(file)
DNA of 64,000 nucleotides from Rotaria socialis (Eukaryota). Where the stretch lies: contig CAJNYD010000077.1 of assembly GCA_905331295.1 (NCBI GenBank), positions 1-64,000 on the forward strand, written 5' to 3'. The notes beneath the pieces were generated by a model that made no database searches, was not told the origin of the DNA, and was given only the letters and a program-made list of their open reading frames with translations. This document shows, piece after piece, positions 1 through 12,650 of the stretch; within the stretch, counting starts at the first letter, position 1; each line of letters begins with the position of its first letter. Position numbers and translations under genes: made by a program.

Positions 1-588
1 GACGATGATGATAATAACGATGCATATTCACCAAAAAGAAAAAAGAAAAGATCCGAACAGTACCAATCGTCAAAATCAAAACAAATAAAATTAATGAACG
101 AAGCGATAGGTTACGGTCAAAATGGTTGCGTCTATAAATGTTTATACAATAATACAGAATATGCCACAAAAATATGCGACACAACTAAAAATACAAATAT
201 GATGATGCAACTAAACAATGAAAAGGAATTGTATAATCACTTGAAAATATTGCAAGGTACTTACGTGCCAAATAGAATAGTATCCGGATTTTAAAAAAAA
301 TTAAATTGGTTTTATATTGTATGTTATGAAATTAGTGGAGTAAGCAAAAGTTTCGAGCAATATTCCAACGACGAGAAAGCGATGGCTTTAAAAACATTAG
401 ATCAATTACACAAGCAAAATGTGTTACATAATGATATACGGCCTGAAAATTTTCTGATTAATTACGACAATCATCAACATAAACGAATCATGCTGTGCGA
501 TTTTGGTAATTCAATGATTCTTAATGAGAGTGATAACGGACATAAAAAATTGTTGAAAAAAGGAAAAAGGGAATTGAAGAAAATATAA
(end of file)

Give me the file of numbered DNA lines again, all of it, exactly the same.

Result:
DNA of 64,000 nucleotides from Rotaria socialis (Eukaryota). Where the stretch lies: contig CAJNYD010000077.1 of assembly GCA_905331295.1 (NCBI GenBank), positions 1-64,000 on the forward strand, written 5' to 3'. The notes beneath the pieces were generated by a model that made no database searches, was not told the origin of the DNA, and was given only the letters and a program-made list of their open reading frames with translations. This document shows, piece after piece, positions 1 through 12,650 of the stretch; within the stretch, counting starts at the first letter, position 1; each line of letters begins with the position of its first letter. Position numbers and translations under genes: made by a program.

Positions 1-588
1 GACGATGATGATAATAACGATGCATATTCACCAAAAAGAAAAAAGAAAAGATCCGAACAGTACCAATCGTCAAAATCAAAACAAATAAAATTAATGAACG
101 AAGCGATAGGTTACGGTCAAAATGGTTGCGTCTATAAATGTTTATACAATAATACAGAATATGCCACAAAAATATGCGACACAACTAAAAATACAAATAT
201 GATGATGCAACTAAACAATGAAAAGGAATTGTATAATCACTTGAAAATATTGCAAGGTACTTACGTGCCAAATAGAATAGTATCCGGATTTTAAAAAAAA
301 TTAAATTGGTTTTATATTGTATGTTATGAAATTAGTGGAGTAAGCAAAAGTTTCGAGCAATATTCCAACGACGAGAAAGCGATGGCTTTAAAAACATTAG
401 ATCAATTACACAAGCAAAATGTGTTACATAATGATATACGGCCTGAAAATTTTCTGATTAATTACGACAATCATCAACATAAACGAATCATGCTGTGCGA
501 TTTTGGTAATTCAATGATTCTTAATGAGAGTGATAACGGACATAAAAAATTGTTGAAAAAAGGAAAAAGGGAATTGAAGAAAATATAA